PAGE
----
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2008-2009

A Project Report on Working of Water Treatment and Effluent Treatment plant At Hindustan Coca Cola Beverages Private Limited

A Project Report Submitted at Amity University, Noida In partial fulfillment of the degree Of Bachelor of Technology In Food technology

Guided by : MR. Istiyaq hussian Utility ExecutivE MR. Abhitosh QA Executive

Submitted to: MR.SELLVOM Utility manger

Submitted Pankaj Roll.no. 118 4th Semester

AMITY INSTITUTE OF FOOD TECHNOLOGY AMITY UNIVERSITY NOIDA

Acknowledgement
There are people who simply by being what they are try to influence you to do things which you could never thought of. Their spontaneous and genuine help as and when needed have helped me a lot, to gain profound knowledge and experience in the analytical field. My sincere thanks to HINDUSTAN COCA-COLA BEVERAGE PVT. LIMITED which have given me the golden opportunity to do my project. I feel pleasure to express my gratitude to Mr. Anuman Mathur to allow me to undertake my project work in PLANT for UTILITY & PRODUCTION department of Coca Cola for the relevant period. I am grateful to Mr. SELLVOM ( UTILITY Manager) who encouraged me to reach, much above my natural abilities through his inspiring guidance. I am chiefly indebted to Mr. I. HUSSIAN (UTILITY Executive) for her constant encouragement, meticulous help, devoting her precious time and invaluable guidance during the course of my project. I would also like to thank DR. S.C JAIN (Director, Amity Institute Of Food technology) for his proper guidance and help. In a nutshell it is not a work of one but many others who by their sincere efforts have contributed towards the completion of this project.

DATE:

(PANKAJ)

ABBERIVATION

C 2Na2CO3 AHR AT ATCC BGA BOD BPA BSA CA CaCl2 CaCO3 CB CIP CO2 COD DDS DM DMF DO DOP EMB FC FeCl3 FRP GC GMP H2CO3 H2 O H2S H2SO4 HCl K2 HPO4 KH2PO4 KI KOH LAF MgCl2 MgCO3 MgSO4 MLSS MnSO4 MR-VP MSA Na2 HPO4

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Degree Centigrade Sodium bi Carbonate Anaerobic Hybrid Reactor Aeration Tank American Type Culture Collection Brilliant Green Agar Biochemical Oxygen Demand Baired Parker Agar Bismuth Sulphide Agar Cetrimide Agar Calcium Chloride Calcium Carbonate Cetrimide Broth Clean In Place Carbon dioxide Chemical Oxygen Demand Dodecyl Sulphate De-Mineralized Dual Media Filter Dissolved Oxygen Dioctylphthalate Eosin Methylene Blue Final Clarifier Ferric Chloride Fibre Reinforced Plastic Gas Chromatography Good Manufacturing Process Carbonic Acid Water Hydrogen Sulphide Sulphuric Acid Hydrochloric Acid Potassium Hydrogen Phosphate Potassium dihydrogen Phosphate Potassium Iodide Potassium Hydroxide Laminar Air Flow Magnesium Chloride Magnesium Carbonate Magnesium Sulphate Mixed Liquor Suspended Solid Manganous Sulphate Methyl Red Voges Proskauer Mannitol Salt Agar Sodium Hydrogen Phosphate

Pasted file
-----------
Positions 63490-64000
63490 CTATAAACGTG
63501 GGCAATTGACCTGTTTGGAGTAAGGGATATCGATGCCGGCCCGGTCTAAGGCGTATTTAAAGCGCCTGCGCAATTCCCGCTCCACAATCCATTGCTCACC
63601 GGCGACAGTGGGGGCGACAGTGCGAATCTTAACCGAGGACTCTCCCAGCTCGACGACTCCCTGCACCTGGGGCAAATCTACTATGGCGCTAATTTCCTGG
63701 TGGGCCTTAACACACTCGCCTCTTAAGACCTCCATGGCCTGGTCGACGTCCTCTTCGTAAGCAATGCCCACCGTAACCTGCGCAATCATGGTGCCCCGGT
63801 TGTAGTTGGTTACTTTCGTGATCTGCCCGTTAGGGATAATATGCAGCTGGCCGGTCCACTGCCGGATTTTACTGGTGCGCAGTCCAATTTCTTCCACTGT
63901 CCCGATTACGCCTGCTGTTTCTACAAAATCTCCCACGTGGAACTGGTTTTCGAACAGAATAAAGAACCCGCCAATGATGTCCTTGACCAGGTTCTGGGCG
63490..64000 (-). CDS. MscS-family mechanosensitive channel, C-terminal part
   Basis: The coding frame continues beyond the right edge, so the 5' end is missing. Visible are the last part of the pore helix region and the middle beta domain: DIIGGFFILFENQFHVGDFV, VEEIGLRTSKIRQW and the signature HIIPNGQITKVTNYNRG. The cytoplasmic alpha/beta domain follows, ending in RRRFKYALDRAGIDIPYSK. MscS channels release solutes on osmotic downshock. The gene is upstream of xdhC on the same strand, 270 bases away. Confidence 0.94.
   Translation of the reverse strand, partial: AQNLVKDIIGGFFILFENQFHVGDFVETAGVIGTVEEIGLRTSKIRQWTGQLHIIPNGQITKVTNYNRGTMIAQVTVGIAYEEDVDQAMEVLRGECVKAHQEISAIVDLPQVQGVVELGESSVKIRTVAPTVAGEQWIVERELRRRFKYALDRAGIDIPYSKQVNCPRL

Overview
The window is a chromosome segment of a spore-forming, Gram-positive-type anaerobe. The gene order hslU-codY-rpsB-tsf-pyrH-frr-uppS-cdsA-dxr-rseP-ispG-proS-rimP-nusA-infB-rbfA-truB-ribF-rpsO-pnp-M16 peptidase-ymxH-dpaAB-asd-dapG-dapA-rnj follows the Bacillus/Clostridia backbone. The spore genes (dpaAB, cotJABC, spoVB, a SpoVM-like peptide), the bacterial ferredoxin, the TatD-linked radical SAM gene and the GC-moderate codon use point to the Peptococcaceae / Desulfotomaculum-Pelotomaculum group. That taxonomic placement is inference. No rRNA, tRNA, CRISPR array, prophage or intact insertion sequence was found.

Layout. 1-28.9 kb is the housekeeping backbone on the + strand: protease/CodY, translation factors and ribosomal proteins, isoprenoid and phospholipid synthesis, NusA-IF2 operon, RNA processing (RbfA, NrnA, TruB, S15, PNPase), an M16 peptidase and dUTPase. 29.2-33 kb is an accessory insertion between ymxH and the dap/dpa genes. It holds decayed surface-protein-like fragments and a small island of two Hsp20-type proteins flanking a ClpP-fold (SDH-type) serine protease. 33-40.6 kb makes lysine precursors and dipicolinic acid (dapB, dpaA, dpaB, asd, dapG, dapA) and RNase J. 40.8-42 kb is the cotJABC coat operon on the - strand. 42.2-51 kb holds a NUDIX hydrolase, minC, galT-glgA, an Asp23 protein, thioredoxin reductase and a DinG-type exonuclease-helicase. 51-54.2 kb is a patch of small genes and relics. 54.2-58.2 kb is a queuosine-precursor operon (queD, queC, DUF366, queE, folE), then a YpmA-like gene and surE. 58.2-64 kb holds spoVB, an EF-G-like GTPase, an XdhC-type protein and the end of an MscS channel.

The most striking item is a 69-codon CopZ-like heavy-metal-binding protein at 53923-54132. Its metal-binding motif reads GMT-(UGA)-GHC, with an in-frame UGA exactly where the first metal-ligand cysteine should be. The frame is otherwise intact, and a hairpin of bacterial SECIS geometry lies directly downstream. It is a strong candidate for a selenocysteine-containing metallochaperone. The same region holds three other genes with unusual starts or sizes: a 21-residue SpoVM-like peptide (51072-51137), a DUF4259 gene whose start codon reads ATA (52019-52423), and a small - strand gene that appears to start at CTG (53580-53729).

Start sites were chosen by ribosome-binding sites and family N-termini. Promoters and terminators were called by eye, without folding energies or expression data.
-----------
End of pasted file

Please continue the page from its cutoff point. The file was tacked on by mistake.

NaEDTA NaN3 NaOH NH3 NH4Cl NMT N-Tank OF PC PDA PIA PVC QA QC RI RO S.BLANK SCDA SCOT SHMP SS STP SVI TDS TPC TSI TSP UL UV VJA WCOT

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Sodium Ethylene Diamine Tetra Acetic Acid Sodium Azide Sodium Hydroxide Ammonia Ammonium Chloride Not More Than Neutralization Tank Oxidation / Fermentation Primary Clarifier Potato Dextrose Agar Pseudomonas Isolation Agar Polyvenyl Chloride Quality Assurance Quality Control Refractive Index Reverse Osmosis Seeded Blank Soyabean Casein Digest Agar Support Coated Open Tubular Sodium Hexa Meta Phosphate Suspended Solid Sodium Tri Phosphate Sludge Volume Index Total Dissolve Solid Total Plate Count Triple Sugar Iron Agar Tri Sodium Phosphate Upper Limit Ultra Violet Vogel Johnson Agar Wall Coated Open Tubular

TABLE OF CONTENTS : 1) INTRODUCTION TO COCA COLA COMPANY 2) RAW MATERIAL 3) SANITATION 4) SYRUP MAKING PROCESS 5) MANUFACTURING PROCESS 6) INTRODUCTION TO QUALITY ASSURANCE 7) MICROBIOLOGY LAB AND TESTING 8) INVERSION 9) WATER TREATMENT PLANT 10) EFFLUENT TREATMENT PLANT

INTRODUCTION
Soft drinks constitute one of the largest beverage industries in t he world today. Tremendous advances have taken place in the process technology in the soft drink industries in the past one or two decades. The beverages are divided into two groups i.e carbonated soft drink like coke, thums up, limca, fanta etc. & non-carbonated soft drink like maaza, minute maid. The major ingredients of soft drinks are Water Sugar and/or sugar substitute Carbon dioxide Flavor emulsion and emulsifiers Coloring agents Acids and preservatives